Happiness at home may equal happiness at work, according to a study published in the Journal of Occupational and Organizational Psychology.
Assistant professor Nathan Bowling at Wright State University and a team of researchers analyzed 223 studies that were completed between 1967 and 2008, all of which looked at the correlation between general contentedness and happiness at work. They found that people who had a positive outlook on life in general also enjoyed their jobs more than those who felt negatively about life.
Bowling said the results may not bode well for those seeking happiness through their careers. He and his team found stronger links between a general positivity and a subsequent satisfaction in the workplace than job satisfaction and a subsequent overall happiness.
“These results suggest that if people are, or are predisposed to be, happy and satisfied in life generally, then they will be likely to be happy and satisfied in their work,” said Bowling. “However, the flipside of this finding could be that those people who are dissatisfied generally and who seek happiness through their work, may not find job satisfaction. Nor might they increase their levels of overall happiness by pursuing it.”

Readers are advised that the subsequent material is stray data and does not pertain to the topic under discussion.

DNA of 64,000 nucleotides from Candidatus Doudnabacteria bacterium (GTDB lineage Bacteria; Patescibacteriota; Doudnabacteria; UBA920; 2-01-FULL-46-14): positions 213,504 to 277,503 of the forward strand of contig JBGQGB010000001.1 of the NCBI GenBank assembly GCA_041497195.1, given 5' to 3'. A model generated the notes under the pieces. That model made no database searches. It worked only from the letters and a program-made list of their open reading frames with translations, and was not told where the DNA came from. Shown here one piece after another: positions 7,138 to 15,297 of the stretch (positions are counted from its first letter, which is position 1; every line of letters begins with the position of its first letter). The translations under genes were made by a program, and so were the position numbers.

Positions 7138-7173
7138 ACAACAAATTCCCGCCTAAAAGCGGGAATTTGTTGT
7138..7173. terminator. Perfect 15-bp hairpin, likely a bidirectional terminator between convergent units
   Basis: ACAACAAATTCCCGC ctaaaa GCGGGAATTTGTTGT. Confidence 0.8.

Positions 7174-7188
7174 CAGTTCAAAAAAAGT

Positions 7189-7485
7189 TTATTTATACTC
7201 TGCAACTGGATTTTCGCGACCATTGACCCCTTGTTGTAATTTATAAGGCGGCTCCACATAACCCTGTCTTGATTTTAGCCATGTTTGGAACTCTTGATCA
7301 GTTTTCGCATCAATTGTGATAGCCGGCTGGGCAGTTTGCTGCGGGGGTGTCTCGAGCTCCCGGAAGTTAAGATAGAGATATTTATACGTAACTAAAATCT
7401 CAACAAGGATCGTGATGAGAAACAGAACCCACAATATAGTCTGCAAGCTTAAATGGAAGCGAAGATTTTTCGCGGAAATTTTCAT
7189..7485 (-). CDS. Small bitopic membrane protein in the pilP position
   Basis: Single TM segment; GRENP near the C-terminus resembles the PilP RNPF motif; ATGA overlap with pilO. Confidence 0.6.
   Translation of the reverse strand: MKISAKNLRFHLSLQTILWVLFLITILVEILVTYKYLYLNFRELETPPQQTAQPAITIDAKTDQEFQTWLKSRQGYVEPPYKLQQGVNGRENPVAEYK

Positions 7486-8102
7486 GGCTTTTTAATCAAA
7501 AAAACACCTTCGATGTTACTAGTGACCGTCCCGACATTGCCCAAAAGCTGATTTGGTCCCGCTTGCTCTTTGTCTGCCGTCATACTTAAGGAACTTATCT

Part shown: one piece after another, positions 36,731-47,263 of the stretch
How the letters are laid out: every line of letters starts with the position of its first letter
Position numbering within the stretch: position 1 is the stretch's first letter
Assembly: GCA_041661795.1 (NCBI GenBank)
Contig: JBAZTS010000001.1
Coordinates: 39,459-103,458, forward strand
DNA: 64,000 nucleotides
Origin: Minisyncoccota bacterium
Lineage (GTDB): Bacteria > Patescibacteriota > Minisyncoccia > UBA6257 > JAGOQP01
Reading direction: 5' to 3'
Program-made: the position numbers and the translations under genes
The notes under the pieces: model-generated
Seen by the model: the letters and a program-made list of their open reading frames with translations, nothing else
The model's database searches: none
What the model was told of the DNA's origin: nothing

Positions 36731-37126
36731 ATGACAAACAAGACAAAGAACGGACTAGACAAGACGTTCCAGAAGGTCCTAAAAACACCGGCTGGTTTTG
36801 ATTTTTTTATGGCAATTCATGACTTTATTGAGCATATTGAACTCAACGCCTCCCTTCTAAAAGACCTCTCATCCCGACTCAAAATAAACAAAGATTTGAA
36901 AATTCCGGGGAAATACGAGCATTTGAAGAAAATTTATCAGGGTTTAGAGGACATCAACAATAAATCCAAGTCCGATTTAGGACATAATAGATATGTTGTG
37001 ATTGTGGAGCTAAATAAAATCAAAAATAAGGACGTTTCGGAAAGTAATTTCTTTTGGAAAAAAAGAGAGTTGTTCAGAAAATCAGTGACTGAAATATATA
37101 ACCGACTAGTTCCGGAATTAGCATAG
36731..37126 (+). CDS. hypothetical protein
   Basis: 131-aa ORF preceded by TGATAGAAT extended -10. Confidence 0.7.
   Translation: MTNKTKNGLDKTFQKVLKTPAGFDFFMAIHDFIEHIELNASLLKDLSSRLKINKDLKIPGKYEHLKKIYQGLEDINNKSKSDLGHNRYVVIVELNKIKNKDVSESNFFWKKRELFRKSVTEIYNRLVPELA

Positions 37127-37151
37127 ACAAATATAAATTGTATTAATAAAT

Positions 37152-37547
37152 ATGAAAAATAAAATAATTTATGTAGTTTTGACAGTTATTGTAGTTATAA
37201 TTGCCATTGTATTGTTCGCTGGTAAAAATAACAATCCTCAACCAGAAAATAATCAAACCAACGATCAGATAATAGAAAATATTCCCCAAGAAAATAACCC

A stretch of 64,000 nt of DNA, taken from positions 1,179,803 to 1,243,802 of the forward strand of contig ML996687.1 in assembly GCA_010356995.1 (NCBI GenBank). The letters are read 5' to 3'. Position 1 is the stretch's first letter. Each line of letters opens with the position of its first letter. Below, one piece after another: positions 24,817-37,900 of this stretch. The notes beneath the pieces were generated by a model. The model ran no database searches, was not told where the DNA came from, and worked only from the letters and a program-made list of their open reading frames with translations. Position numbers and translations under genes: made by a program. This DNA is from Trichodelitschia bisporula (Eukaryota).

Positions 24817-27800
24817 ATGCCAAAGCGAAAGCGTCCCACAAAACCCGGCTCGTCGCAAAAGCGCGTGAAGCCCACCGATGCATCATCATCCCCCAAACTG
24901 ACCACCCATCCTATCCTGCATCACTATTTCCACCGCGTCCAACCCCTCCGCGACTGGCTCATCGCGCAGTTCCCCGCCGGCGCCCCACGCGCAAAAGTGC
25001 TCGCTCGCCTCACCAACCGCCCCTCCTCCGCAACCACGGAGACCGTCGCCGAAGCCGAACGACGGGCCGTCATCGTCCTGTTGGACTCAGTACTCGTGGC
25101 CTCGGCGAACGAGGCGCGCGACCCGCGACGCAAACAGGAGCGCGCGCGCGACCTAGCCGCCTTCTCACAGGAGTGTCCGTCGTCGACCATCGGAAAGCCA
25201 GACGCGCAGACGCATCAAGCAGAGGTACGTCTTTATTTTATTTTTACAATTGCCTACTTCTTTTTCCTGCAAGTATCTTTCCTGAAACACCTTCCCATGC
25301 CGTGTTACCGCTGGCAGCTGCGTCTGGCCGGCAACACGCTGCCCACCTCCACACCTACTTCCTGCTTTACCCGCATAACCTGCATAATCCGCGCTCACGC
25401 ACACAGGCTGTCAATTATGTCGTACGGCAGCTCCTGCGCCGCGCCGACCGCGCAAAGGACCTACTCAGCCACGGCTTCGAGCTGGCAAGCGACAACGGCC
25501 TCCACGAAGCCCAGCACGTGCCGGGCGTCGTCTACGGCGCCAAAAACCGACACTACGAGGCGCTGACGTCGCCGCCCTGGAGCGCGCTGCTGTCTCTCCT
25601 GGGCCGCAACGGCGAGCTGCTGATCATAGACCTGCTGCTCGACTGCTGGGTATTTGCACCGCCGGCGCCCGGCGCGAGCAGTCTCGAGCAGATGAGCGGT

While a job may not have the power to instill overall happiness, workplace stress can certainly have an impact on general well-being. As a result, companies that make efforts to reduce their workers’ stress levels tend to also boost employee performance.